Chicago Bears 2016 Seven-Round Mock Draft v2.0

The second installment of our Chicago Bears 2016 Seven-Round Mock Draft series, in which we make selections for each of the team's nine draft picks.

1st Round (11th): OLB Shaq Lawson, Clemson 

Lawson was a man among boys for the Tigers last season, piling up 12.5 sacks and 25.5 tackles for loss. He worked from both a 2-point and 3-point stance and has the size (6-3, 269) to line up at either outside linebacker in base sets or defensive end in sub formations. Lawson crashes hard against the run and has the pass-rush ability to collapse the pocket. He's one of the best all-around edge defenders in this class, one who plays with a mean streak. Lawson's game compares favorably to that of Pernell McPhee. He could have an immediate 3-down impact for the Bears, which would put the final touches on Chicago's restructured front seven. 

2nd Round (41st): CB Artie Burns, Miami 

Burns has NFL-level size (6-0, 190) and length. He excels in press coverage, an area in which Bears corners struggled last season. Technically, Burns is a major work in progress. It will take him a year at least before his fundamentals reach the same level as his talent, but when they do, Burns has Pro Bowl potential. A playmaking defender with active hands and physicality when the ball is in the air, Burns has a very high ceiling and could develop into the lockdown No. 1 corner Chicago's offense currently lacks. 

3rd Round (72nd): S Darian Thompson, Boise State

A four-year starter at Boise State, Thompson has desired collegiate experience and production. He had 19 career interceptions, with at least three picks in each of his four years. Thompson has experience roaming deep centerfield and playing near the line of scrimmage. He plays an attacking style of football and is physical in run support. He's a risk taker and must work on his ability to read, recognize and react, thus reducing the big plays allowed, but Thompson has the potential to be a quality all-around safety in the NFL. 

4th Round (106th): TE Jerell Adams, South Carolina

Adams is a pass-catching tight end with an ideal wingspan - his arms are 34 3/8 inches - which makes him a threat on jump balls, particularly in the end zone. He's quick enough to line up off the edge and runs good routes. He's not a great in-line blocker but for a player who compares favorably to Ladarius Green, Adams would have value in two-tight-end sets on passing downs. 

4th Round (127th): CB Jonathan Jones, Auburn

With Jones, the Bears would fill a serious need at nickelback. Jones is only 5-9 but he has legitimate NFL quickness and unbelievable speed - he ran a 4.33 40-yard dash. He lacks height but he has power, which he proved by posting 19 reps on the bench press in Indianapolis. That's impressive for a small corner. Physically and athletically, Jones is NFL-caliber, but he is going to struggle against tall NFL receivers. As a slot corner, he could be a Day 1 starter for the Bears, and he'll also provide value on special teams.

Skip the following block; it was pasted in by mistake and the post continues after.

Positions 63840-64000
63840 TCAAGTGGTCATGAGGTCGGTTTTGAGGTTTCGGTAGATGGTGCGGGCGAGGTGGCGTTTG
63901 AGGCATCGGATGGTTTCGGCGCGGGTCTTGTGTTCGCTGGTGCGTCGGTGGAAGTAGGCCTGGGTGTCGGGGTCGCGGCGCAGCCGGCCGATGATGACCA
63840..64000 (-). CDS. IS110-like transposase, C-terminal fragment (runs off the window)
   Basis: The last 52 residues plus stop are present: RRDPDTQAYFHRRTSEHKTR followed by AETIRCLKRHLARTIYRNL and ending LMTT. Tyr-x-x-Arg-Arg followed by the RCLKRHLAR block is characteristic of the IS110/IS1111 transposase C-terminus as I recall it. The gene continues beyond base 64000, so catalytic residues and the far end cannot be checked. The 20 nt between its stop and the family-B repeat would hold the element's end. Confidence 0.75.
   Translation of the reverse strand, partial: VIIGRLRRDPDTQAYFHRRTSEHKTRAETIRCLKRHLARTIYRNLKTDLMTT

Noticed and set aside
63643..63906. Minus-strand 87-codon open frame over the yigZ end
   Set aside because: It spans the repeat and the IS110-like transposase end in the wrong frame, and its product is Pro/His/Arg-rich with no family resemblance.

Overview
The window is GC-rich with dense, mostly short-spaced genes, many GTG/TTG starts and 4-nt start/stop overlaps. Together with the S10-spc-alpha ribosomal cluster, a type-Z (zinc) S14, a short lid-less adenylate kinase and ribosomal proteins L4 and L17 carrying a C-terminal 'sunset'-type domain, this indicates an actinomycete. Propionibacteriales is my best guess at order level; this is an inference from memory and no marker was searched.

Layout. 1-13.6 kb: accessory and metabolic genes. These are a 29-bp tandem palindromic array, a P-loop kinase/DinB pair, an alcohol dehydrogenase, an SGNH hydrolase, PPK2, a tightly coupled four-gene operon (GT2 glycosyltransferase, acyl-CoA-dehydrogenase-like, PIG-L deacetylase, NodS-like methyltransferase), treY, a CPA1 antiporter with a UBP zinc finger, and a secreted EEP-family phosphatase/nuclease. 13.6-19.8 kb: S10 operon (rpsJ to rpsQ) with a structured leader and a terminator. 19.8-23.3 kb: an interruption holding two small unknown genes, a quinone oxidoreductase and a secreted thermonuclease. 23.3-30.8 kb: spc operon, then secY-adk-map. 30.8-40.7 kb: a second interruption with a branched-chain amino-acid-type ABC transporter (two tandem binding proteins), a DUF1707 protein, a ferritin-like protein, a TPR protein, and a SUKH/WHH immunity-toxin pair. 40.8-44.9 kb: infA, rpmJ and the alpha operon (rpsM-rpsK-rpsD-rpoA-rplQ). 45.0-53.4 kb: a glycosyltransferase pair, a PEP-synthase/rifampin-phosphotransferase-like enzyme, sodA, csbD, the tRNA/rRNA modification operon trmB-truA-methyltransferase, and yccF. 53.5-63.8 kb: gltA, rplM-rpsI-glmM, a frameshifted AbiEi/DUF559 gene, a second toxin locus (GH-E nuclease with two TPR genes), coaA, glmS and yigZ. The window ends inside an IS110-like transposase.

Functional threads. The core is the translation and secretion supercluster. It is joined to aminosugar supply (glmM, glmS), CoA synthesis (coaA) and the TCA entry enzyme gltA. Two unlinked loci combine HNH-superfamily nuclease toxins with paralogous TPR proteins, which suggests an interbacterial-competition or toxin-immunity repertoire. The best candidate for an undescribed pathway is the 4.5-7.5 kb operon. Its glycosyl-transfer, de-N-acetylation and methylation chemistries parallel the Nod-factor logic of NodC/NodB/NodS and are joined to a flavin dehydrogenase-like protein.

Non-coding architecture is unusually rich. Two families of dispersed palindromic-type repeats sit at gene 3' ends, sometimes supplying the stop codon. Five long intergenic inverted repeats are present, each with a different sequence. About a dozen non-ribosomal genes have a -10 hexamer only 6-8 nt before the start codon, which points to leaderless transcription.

5th Round (150th): WR Cody Core, Ole Miss

The Bears don't have a need for a wide receiver this year but it's a different story next season and beyond, when Alshon Jeffery, Eddie Royal and Marquess Wilson could be playing elsewhere. Core played second fiddle to Laquon Treadwell at Ole Miss but he has a very good combination of size (6-3, 205) and speed (4.47). He doesn't have great hands and must run better routes, so he's a project as a receiver, yet the physical tools are there. Core also contributed on special teams early in his collegiate career. 

6th Round (185th): OG Denver Kirkland, Arkansas

Kirkland is a massive human being (6-4, 335) who converted from guard to left tackle last season. He has surprisingly light feet for a player of his size and the girth to overpower defenders at the point of attack. He's a bit top heavy and doesn't have the balance to play on the edge in the pros but Kirkland has some upside as an NFL guard. If he ever learns to convert his size into consistent power, he'll be a steal this late in the draft. 

6th Round (206th): ILB Nick Kwiatkoski, West Virginia

Kwiatkoski led the Mountaineers in tackles the past three seasons. The All-Big 12 inside linebacker isn't the biggest or fastest defender but he plays with great intelligence and instincts. A former safety, Kwiatkoski could have value as a rotational linebacker on passing downs. At the very least, he'll have an immediate impact on special teams. 

7th Round (230th): DE Ron Thompson, Syracuse

Thompson led the Orange in sacks (7.0) as a junior last season after moving from defensive tackle to defensive end. He also tied for the ACC lead with 4 forced fumbles. He's undersized (6-3, 253) to play on an NFL defensive line but he could develop into a rotational OLB in Chicago's 3-4 defense. He'll also contribute right away on special teams. 


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